Tuesday, February 19, 2019

Tall Pines Wildlife Management Area

Tall Pines Lake island
The South Carolina Department of Natural Resources on Friday announced that 1,757 acres in northern Greenville County are now open to the public as Tall Pines Wildlife Management Area (WMA). $3 million of the total of $4 million needed to preserve the site came from the South Carolina Conservation Bank, with the remainder covered by the SC DNR Heritage Land Trust Fund and timber management funds.

The parking area for Tall Pines WMA is located some 8 miles north of Travelers Rest at 552 Moody Bridge Road, and the gravel lot looks out over Tall Pines Lake, one of the ponds on the property. Braided footpaths along the shoreline are evidence that this is a popular spot for angling; fishing website hookandbullet reports perch, largemouth bass, rainbow trout, crappie and bullhead. In the center of the lake is a small island with a block structure; the small tower is certainly unique, though my research didn’t reveal a purpose other than aesthetic.

Tall Pines Wildlife Management Area parking

For a short ¾ mile loop hike, follow the old road behind the red gate from the corner of the parking area. It climbs a little in elevation, with a view of Table Rock to the west. Once you reach a second red gate at Moody Bridge Road, make a sharp turn and follow the old road south. You’ll hear the frogs before you see the lake, the north end being quite marshy. The road brings you to the point where two lakes connect, and from here it’s just a matter of following the narrow footpaths along the shoreline to return to the parking lot.

View of Table Rock from Tall Pines WMA

In addition to the lakes, Tall Pines also has wetlands, about 600ft of elevation change to the top of Little Mountain, and a mile of frontage on the South Saluda River. From the parking area, cross Moody Bridge Road and follow the old road west to access the river. You’ll see the ruins of a structure down on the creek, and the woods have quite a bit of evidence of past agricultural activity: wire fencing rolls, old machinery, miscellaneous debris. The road emerges to one of several meadows before taking a turn south to follow a second creek upstream. On our recent visit this area was completely flooded (and evidence of beavers abounded) – plan on getting your feet wet if you are going to hike the system of old roads that crisscross the western half of Tall Pines. Or, you can skirt the edge of the field to reach the Saluda.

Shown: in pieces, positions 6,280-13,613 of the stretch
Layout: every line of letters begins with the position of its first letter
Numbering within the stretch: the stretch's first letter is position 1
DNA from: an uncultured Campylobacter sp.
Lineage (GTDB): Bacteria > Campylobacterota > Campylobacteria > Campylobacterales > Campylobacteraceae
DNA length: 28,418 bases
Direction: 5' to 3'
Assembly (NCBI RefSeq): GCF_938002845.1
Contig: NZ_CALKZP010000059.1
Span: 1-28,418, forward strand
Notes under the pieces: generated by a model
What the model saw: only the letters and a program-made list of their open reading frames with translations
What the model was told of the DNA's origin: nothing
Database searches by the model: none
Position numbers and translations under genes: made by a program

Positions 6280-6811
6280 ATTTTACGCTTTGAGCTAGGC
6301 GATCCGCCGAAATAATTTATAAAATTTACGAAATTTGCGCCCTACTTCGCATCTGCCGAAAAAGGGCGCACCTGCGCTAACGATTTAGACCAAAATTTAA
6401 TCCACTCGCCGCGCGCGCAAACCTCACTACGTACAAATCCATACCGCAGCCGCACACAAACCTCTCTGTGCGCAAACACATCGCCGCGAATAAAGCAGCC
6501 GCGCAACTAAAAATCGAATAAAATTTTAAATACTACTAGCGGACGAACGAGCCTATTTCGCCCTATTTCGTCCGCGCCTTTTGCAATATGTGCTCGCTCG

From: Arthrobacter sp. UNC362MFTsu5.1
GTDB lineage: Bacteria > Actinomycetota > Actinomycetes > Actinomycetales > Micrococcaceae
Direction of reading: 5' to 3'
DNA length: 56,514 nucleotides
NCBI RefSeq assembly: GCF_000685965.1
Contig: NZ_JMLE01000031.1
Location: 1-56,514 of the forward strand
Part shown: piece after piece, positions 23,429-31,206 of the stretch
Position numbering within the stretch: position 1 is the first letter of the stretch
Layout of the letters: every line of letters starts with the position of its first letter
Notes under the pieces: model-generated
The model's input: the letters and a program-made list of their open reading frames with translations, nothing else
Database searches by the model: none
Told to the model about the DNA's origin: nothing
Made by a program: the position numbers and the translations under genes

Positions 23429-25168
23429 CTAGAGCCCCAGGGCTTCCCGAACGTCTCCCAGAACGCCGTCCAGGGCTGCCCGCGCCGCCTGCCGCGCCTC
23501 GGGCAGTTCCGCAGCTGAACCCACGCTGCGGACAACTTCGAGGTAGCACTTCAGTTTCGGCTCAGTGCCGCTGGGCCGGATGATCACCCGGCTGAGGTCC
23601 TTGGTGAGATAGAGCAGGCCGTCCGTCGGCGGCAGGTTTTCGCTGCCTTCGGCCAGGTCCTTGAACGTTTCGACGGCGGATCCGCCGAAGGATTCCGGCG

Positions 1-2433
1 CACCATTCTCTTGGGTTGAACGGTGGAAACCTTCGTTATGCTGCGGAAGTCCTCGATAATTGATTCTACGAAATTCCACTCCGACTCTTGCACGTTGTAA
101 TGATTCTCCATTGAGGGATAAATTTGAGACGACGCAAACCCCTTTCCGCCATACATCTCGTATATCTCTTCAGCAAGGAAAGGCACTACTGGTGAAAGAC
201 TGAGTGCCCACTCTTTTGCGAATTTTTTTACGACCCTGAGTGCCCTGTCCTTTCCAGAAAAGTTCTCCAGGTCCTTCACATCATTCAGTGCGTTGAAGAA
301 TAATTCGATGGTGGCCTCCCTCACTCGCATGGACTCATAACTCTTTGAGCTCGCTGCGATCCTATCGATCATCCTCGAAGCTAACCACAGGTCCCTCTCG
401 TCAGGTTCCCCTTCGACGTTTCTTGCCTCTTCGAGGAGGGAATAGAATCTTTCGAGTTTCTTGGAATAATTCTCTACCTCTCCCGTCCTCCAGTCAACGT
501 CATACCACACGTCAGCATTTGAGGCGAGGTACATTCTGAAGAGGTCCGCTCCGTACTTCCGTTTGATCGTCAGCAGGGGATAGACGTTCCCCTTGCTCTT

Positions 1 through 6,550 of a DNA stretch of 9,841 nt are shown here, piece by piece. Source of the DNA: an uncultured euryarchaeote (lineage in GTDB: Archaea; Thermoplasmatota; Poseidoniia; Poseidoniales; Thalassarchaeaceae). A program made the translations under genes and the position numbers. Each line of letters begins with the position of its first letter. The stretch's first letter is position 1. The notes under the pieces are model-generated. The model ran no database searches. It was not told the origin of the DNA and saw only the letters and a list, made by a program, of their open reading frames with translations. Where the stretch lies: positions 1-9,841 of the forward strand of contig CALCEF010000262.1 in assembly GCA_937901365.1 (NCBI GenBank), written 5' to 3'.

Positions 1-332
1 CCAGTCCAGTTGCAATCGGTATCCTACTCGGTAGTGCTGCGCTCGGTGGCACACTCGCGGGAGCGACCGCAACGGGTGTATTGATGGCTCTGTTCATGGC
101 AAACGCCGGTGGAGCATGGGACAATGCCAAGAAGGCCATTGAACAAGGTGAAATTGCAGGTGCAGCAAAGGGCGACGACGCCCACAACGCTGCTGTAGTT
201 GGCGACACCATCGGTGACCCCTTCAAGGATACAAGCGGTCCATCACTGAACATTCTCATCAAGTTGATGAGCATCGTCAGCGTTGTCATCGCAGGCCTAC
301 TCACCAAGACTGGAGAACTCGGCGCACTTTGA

South Saluda river frontage on Tall Pines WMA

The South Saluda runs parallel to Scenic Highway 11 for some 3 miles, then turns south to tumble through the Class III-IV/V rapids at Blythe Shoals. There is a Naturaland Trust River Access and Parking Area at 25 S. Blythe Shoals Road that serves this stretch of the river, although after passing through the shoals and under Talley Bridge Road the waters calm considerably. The one mile of South Saluda fronting Tall Pines runs quick and clear, high banks complicating access. In addition to the trout lilies and other native species there are plenty of privet, multiflora rose and other invasives, further tangling the banks. The tributary from Tall Pines Lakes empties into the river between the two fields, and the waters continue south, eventually passing west of Greenville and through Piedmont on their way to Lake Murray.

Looking down from Moody Bridge Rd. to creek connecting Tall Pines Lakes and South Saluda

The SC DNR has expressed hope that Twin Pines will become a destination for anglers and paddlers, as well as offering hiking, birdwatching and hunting opportunities; the WMA provides habitat for fish, deer, turkey, quail and small game. There is no formal boat launch at Twin Pines, but the road allows for easy access with canoe and kayak. And while there is no official trail system as of now, the acreage can be explored utilizing the pre-existing system of old roads. Download a map of Tall Pines Wildlife Management Area here: http://www.dnr.sc.gov/news/2019/feb/TallPinesWMAmap2019.pdf.


  1. I'll have to check it out soon! A topo map and an old aerial map both show there should be the ruins of a church and an adjacent graveyard too across the road from the parking area. I'd like see some of that old machinery too.

    1. Can't wait to see what you find! The aerial photos show a structure on the roadbed we hiked up from the parking area - didn't see anything, although there was a large pile of rocks. The west end was pretty flooded, I plan on returning with hip waders!

  2. Nice write up! My wife and I did that same loop yesterday.


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